Panasonic last year introduced a new line of next generation batteries based upon nickel oxyhydroxide technology, which they say is a huge step up from traditional alkalines. Consumers seemed to have agreed by purchasing enough of these types of batteries in 2005 to convince Panasonic to release a ?new and improved? version at CES 2006.
The new Oxyride Extreme Power batteries, according to Panasonic spokesperson Lindsay Singler, deliver 20 percent more power than the current generation and will ship this spring in AA and AAA packs. They are already available in Japan, where reportedly they?ve been a hit.
?As devices get more sophisticated,? said Singler, ?batteries weren?t keeping up. The alkaline battery market had been stagnant for the last 40 years. Panasonic introduced the Oxyrides last year after eight years of development.?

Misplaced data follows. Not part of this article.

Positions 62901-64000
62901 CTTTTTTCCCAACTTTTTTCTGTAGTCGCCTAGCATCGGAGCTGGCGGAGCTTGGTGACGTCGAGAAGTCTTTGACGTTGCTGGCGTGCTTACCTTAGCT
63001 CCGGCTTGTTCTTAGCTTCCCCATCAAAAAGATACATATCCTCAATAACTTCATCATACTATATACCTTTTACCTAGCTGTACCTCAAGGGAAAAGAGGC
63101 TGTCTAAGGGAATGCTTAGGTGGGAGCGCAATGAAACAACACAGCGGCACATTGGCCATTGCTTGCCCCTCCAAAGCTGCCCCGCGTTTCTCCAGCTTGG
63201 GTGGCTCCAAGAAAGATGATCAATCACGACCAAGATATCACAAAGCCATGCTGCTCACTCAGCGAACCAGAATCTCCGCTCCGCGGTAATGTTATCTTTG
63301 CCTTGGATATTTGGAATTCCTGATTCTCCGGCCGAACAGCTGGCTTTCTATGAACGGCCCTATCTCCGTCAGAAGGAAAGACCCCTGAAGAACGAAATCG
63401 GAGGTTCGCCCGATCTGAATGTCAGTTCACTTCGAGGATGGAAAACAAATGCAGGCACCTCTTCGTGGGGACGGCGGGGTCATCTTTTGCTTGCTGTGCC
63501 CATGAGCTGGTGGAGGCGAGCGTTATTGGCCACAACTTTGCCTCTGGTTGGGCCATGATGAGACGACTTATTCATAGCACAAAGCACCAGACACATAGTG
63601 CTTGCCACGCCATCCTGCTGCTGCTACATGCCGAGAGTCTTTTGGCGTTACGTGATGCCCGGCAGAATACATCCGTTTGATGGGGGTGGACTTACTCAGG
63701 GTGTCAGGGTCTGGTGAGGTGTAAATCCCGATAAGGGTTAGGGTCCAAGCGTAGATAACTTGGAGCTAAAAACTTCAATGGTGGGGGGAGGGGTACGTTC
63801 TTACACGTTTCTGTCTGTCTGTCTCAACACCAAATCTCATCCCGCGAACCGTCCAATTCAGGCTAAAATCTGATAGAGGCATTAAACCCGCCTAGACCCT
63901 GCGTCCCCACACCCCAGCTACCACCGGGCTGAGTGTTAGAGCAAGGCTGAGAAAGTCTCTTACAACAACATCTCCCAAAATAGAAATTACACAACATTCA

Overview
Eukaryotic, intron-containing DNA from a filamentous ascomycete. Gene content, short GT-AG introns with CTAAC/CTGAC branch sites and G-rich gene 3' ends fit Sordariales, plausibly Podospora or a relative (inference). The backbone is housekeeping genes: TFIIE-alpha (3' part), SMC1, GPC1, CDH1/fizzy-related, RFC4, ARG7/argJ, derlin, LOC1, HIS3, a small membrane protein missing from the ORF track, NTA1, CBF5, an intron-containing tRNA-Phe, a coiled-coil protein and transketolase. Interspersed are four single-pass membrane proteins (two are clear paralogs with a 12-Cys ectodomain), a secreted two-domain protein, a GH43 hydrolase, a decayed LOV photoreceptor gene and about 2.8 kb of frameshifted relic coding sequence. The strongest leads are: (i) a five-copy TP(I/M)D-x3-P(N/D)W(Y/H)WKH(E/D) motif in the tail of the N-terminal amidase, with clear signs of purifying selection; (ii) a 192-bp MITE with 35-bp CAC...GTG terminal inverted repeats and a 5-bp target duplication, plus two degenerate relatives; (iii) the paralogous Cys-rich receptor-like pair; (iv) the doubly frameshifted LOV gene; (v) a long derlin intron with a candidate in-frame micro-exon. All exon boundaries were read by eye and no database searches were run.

The next generation of Oxyride batteries, according to a Panasonic press release, ?combine newly adapted cathode materials (nickel oxyhydroxide and newly-developed manganese dioxide and graphite) with advanced vacuum pouring technology that allows the volume of electrolyte in the battery to be increased, leading to a higher voltage of 1.7 volts.?
This higher voltage, said Singler, provides for the overall increase in battery life. She explained that, in an independent lab test conducted across major battery brands and their life span in regards to the number of photos taken on a digital camera, the new Oxyrides came out on top.
?They did comparisons of Oxyrides with Duracell and Energizer,? said Singler. ?The Duracell Coppertop came out at 71 shots, the current Oxyride was 153 and the new and improved one 187.?
Singler added that while the Oxyrides will power any battery operated device well, they are especially designed for high drain devices such as digital cameras and MP3 players.